What is Natural Medicine?
The American Asociation of Naturopathic Physicians (AANP) defines natural or naturopathic medicine as:
“…a distinct primary health care profession, emphasizing prevention, treatment, and optimal health through the use of therapeutic methods and substances that encourage individuals’ inherent self-healing process. The practice of naturopathic medicine includes modern and traditional, scientific, and empirical methods.”
I chose an integrative approach to my cancer, combining both traditional and naturopathic medicine. I believe in the body’s ability to self-heal, but I also don’t argue with certain aspects of modern medicine that have been proven to be successful in the fight against cancer.
As you embark on your quest for optimum health, I encourage you to investigate all the options available to you, including the resources below.
Naturopathic medicine is a relatively new and growing field in the United States and North America, having originated in Germany and Europe in the 16th and 17th centuries. If you are considering working with a naturopath, please do some research to find someone who is properly trained and experienced.
Association of Accredited Naturopathic Medical Colleges
List of Accredited Naturopathic Programs in North America
American Naturopathic Medical Association
American Association of Naturopathic Physicians
Arizona Naturopathic Medical Association
California Naturopathic Doctors Association
Naturopathic oncology is a specialty within the field of naturopathic medicine, just as oncology is a specialty within traditional medicine.
According to the American Board of Naturopathic Oncology:
“Naturopathic oncology is the application of the art and science of naturopathic medicine to the field of cancer care and treatment. Naturopathic oncologists work both in hospital oncology settings and in private practices bringing their wisdom, perspective and experience to aid oncology treatment teams that seek the best positive outcomes for their patients.”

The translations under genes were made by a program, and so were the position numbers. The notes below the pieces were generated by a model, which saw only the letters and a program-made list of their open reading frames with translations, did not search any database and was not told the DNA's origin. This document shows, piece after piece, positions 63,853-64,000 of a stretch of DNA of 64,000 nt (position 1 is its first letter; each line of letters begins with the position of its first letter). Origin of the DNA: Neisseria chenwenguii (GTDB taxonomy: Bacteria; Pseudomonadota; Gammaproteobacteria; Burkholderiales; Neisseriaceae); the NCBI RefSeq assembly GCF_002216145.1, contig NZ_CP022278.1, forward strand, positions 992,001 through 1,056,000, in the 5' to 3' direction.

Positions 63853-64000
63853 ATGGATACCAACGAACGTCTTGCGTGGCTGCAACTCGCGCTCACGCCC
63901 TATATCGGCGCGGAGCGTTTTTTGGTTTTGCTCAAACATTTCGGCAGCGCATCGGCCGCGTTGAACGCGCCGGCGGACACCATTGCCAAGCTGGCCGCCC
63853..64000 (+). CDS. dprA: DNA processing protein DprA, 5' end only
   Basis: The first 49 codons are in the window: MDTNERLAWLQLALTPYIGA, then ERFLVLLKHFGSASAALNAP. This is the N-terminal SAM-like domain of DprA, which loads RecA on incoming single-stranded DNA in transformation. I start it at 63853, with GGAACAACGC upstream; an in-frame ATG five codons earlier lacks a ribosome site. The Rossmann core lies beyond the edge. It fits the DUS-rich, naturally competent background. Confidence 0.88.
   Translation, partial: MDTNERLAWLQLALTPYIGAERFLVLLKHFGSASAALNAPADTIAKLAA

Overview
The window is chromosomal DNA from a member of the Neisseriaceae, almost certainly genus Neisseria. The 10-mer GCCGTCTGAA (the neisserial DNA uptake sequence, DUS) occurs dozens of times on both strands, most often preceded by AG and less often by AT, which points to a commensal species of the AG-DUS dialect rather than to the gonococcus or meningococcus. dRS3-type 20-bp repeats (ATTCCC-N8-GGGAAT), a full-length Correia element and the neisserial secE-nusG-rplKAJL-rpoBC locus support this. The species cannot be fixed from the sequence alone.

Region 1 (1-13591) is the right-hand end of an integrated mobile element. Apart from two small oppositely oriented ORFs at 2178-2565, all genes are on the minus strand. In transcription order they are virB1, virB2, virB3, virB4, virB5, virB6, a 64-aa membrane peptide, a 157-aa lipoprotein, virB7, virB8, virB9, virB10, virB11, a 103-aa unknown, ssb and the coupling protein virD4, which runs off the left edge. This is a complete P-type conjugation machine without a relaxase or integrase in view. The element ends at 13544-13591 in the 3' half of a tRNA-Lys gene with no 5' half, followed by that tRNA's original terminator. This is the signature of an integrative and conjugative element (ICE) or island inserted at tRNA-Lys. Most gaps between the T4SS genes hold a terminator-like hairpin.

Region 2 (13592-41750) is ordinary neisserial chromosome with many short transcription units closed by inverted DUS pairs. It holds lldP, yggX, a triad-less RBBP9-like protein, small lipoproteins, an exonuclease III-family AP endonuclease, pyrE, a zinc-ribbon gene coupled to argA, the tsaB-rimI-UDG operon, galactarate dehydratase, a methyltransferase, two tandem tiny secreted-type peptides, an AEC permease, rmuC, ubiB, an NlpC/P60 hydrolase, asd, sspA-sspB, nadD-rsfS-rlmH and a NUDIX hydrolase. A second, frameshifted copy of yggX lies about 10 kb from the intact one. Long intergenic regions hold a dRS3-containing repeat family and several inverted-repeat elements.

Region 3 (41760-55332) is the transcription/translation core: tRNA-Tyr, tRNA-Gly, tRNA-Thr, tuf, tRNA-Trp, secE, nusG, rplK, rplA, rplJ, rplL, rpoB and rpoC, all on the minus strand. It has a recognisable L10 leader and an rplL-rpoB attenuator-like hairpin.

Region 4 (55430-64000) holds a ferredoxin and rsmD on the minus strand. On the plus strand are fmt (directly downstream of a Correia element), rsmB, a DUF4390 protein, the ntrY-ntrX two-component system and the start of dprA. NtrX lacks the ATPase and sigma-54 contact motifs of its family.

American Board of Naturopathic Oncology
Oncology Association of Naturopathic Physicians (OncANP)
Naturopathic Specialists, Scottsdale, AZ
There are countless naturopathic treatments available, here are some that I am currently using in conjunction with my cancer treatment.
The use of Viscum Album or mistletoe in cancer treatment was first recommended by Rudolf Steiner in the early 1920s. Mistletoe therapy is commonly used throughout Europe as a key component of cancer therapy.
The therapy has only recently become available in the US. I am taking it as a subcutaneous injection three to four times a week. My understanding is that the toxins in the mistletoe serum trigger a systemic response that boosts your immune system, essentially kicking it into high gear. Please discuss this treatment with your naturopath.
Low Dose Naltrexone
Another treatment I’m currently taking is low dose naltrexone. Naltrexone is an opioid blocker that is FDA approved at higher doses for heroin addiction. Taken at low doses, this is another treatment that boosts the immune system.
Read more about low dose naltrexone at lowdosenaltrexone.org.
IV Vitamin Therapy
You may have heard about IV vitamin therapy in the media lately since IV bars are starting to pop up around the country. This type of therapy involves getting high doses of vitamin C and B with other nutrients intravenously, allowing you to take in much higher doses than you can tolerate orally.
I have done IV vitamin therapy through all of my cancer treatment, and it makes me feel fantastic. It helps increase healing after surgery and can reduce side effects during chemotherapy.
I wouldn’t recommend going to one of the IV bars (sometimes called drip bars), instead, find a trained naturopath to administer the therapy as part of an overall treatment plan.
There are endless resources talking about acupuncture and its benefits, so I will not repeat that information here. I have been doing acupuncture in conjunction with my other treatments and I want to share with you the benefits of community acupuncture.
Community acupuncture is a group setting where the acupuncturist moves around the room working on multiple patients simultaneously. Everyone stays fully clothed, just remove your shoes and socks, and the environment is usually very relaxing and comfortable. The goal of community acupuncture is to make acupuncture available to as many people as possible on an ongoing basis. The group setting allows the fees to be dramatically reduced, sometimes as little as $15 a session. I highly recommend a community acupuncture setting!
To learn more about Community Acupuncture, please visit POCA – People’s Organization of Community Acupuncture
If you live in Phoenix, I recommend Phoenix Community Acupuncture with Mayo Mercedes Wardle.